2018 – Edwidge Danticat

Edwidge Danticat

Edwidge Danticat

“In her work, Danticat addresses how the specter of history haunts the unresolved present and undermines the future; how nationalism and national identity can be sources of both pride and corruption; and how parent-child bonds, no matter how damaged, can be redemptive. Danticats work is usually focused on her native Haitia Haiti of vengeance and violence and aching poverty but also of astonishing courage, love, and even magic. Danticats Haiti is the physical half-island of Hispaniola as well as all the metaphorical islands in which we take comfort and refuge, or find isolation and despair. . . . In her collection of essays, Create Dangerously: The Immigrant Artist at Work, she takes on the art of creation, identity, and immigration. By doing this, she places the immigrant artist at the very center, rather than the margins, of American cultural discourse. She asks: What is the duty of the immigrant artist, removed from the dangers of the home country, but still haunted by it? And what, if any, is the responsibility of the displaced immigrant in a post-empire America?” – Achy Obejas, Danticat’s nominating juror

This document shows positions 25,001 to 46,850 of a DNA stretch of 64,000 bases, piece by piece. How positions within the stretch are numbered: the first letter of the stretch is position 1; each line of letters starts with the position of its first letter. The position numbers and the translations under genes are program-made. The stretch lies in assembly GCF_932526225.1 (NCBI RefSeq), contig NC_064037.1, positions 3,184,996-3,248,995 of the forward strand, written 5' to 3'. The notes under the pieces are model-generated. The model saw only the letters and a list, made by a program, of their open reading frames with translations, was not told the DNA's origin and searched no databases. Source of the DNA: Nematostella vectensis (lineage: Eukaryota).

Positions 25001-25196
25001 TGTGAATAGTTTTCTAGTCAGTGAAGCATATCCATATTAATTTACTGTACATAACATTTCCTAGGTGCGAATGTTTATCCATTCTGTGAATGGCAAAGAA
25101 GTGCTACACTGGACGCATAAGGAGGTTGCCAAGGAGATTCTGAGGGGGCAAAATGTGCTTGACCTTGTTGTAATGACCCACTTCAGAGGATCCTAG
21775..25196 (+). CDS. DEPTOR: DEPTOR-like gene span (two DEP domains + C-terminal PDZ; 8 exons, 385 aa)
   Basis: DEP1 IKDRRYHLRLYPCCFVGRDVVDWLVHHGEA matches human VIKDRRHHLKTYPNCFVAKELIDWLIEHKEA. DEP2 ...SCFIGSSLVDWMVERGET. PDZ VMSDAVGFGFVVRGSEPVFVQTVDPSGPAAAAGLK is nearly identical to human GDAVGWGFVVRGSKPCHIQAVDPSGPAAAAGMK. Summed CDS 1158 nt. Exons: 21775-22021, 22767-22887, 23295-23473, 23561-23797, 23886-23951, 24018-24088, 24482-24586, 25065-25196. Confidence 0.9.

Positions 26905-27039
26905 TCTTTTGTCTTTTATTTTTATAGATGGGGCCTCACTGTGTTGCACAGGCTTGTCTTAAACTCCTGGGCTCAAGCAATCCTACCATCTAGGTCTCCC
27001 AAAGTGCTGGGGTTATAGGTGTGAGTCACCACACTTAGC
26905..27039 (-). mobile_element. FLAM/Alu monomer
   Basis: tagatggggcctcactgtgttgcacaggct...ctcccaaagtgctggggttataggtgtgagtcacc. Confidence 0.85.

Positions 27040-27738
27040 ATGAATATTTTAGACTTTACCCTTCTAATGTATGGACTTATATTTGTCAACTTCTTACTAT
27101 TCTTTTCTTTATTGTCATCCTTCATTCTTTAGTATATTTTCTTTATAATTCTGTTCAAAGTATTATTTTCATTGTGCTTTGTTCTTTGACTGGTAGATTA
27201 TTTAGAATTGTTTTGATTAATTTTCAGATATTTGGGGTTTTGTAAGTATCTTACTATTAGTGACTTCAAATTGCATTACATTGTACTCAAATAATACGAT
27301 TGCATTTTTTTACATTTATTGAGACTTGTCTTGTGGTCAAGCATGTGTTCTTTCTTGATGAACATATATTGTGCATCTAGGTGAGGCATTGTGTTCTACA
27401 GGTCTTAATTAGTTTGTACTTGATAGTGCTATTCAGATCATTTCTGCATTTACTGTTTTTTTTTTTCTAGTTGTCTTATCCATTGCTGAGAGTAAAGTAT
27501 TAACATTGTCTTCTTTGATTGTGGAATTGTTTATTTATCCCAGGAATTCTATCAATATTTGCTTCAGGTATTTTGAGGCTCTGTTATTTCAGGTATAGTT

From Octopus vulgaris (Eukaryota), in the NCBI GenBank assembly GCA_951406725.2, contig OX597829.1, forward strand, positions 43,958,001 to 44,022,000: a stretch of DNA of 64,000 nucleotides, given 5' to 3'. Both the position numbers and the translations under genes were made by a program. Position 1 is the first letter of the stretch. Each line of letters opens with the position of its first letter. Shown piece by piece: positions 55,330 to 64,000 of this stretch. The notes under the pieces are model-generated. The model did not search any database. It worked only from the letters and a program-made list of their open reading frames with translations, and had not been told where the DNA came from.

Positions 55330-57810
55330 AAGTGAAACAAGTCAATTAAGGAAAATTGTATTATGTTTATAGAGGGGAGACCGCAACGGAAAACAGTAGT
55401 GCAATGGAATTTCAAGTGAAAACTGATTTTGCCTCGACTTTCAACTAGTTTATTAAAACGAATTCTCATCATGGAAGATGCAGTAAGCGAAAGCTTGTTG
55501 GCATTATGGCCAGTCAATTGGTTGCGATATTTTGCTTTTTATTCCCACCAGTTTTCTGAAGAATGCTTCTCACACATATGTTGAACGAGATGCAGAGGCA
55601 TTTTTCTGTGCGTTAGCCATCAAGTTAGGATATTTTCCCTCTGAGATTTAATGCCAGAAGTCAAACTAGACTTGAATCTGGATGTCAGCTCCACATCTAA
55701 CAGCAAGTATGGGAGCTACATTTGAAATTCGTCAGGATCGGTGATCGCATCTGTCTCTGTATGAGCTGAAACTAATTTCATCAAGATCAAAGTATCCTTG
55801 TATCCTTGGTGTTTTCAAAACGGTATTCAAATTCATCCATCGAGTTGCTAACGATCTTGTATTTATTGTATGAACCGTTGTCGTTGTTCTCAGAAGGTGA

Edwidge Danticat (b. 1969) is the author of Breath, Eyes, Memory, an Oprah Book Club selection; Krik? Krak!, a National Book Award finalist; The Farming of Bones; The Dew Breaker; Create Dangerously; Claire of the Sea Light; and The Art of Death: Writing the Final Story. She is also the editor of The Butterfly’s Way: Voices from the Haitian Dyaspora in the United States, Best American Essays 2011, Haiti Noir, and Haiti Noir 2. She has written six books for children and young adults—Anacaona, Behind the Mountains, Eight Days, The Last Mapou, Mama’s Nightingale, and Untwine—as well as a travel narrative, After the Dance. Her memoir, Brother, I’m Dying, was a 2007 finalist for the National Book Award and a 2008 winner of the National Book Critics Circle Award for autobiography. She was a 2009 MacArthur fellow. (Source: EdwidgeDanticat.com)

The 2018 Neustadt jury read The Dew Breaker as the representative text of Danticat’s work.